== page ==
Last month, the drive to close the bank got a fresh ally when McCarthy, just elected to the party’s No. 2 job in the House, made clear he was joining some other powerful Republican foes of the bank, including Hensarling and Paul Ryan of Wisconsin, the Budget Committee chairman and 2012 vice presidential nominee.
House Oversight and Government Reform Committee Chairman Darrell Issa, a California Republican, last week began an investigation into allegations of corruption at the bank.
Boehner, on the other hand, has been more guarded.
In comments to reporters late last month, he noted that the bank was originally created to give “equity” to U.S. manufacturers who lacked the advantages of foreign competitors with access to government financing help, while also noting the bank is increasingly controversial with many in his rank and file. While he’s urging Hensarling to lead discussions about possible solutions, he also described himself as a “facilitator” of a final outcome.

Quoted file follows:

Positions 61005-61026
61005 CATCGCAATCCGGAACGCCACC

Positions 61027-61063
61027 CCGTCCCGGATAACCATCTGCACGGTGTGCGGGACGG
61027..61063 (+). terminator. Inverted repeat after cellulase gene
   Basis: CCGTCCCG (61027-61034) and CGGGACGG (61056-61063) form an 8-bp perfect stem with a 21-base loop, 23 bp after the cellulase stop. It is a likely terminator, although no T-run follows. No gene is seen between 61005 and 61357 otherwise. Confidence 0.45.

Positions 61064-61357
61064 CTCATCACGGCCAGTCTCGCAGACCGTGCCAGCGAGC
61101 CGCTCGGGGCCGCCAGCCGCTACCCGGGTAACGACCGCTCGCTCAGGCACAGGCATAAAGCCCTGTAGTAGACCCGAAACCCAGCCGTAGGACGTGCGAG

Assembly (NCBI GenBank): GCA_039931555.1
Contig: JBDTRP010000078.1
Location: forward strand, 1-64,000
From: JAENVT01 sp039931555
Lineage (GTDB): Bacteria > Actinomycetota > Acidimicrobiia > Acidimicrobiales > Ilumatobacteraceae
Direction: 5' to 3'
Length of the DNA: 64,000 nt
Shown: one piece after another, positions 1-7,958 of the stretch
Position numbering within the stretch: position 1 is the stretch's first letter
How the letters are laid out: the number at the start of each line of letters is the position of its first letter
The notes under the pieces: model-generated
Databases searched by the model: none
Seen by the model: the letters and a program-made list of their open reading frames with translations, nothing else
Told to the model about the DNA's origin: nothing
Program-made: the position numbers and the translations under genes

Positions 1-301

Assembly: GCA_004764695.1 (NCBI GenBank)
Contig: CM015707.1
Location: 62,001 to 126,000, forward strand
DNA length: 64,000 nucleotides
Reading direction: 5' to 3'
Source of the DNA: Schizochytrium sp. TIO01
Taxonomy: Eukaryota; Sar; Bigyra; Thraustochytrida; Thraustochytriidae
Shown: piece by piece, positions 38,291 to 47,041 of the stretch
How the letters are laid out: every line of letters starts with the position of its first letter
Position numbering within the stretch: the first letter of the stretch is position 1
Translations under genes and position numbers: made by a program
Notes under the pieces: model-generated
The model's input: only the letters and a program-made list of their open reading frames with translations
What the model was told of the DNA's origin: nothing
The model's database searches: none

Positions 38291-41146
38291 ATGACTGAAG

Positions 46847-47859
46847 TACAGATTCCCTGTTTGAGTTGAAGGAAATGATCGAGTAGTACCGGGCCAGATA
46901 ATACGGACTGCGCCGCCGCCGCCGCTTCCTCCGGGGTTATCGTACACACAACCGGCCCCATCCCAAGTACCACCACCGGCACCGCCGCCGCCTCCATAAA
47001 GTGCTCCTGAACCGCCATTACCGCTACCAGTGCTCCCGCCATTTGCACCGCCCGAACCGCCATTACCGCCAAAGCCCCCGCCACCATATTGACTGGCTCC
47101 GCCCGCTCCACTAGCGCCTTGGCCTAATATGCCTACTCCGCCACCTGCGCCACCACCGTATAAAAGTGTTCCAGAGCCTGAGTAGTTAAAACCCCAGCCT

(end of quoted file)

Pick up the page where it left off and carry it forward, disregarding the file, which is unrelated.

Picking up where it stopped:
“Listen, as the guy who’s the facilitator of trying to get to a discussion to get to an outcome, I think laying my cards on the table tilts the balance,” Boehner told reporters on June 25. “I don’t want to do that. I want to get our members to a place where they are comfortable, whatever that is.”
Michael Steel, Boehner’s spokesman, didn’t respond to a request to elaborate on the speaker’s views for this story.
Ohio’s Republican senator, Rob Portman, said at a July 10 meeting with Bloomberg reporters and editors that he would back a reauthorization of the bank but only with some changes in its operations such as greater accountability.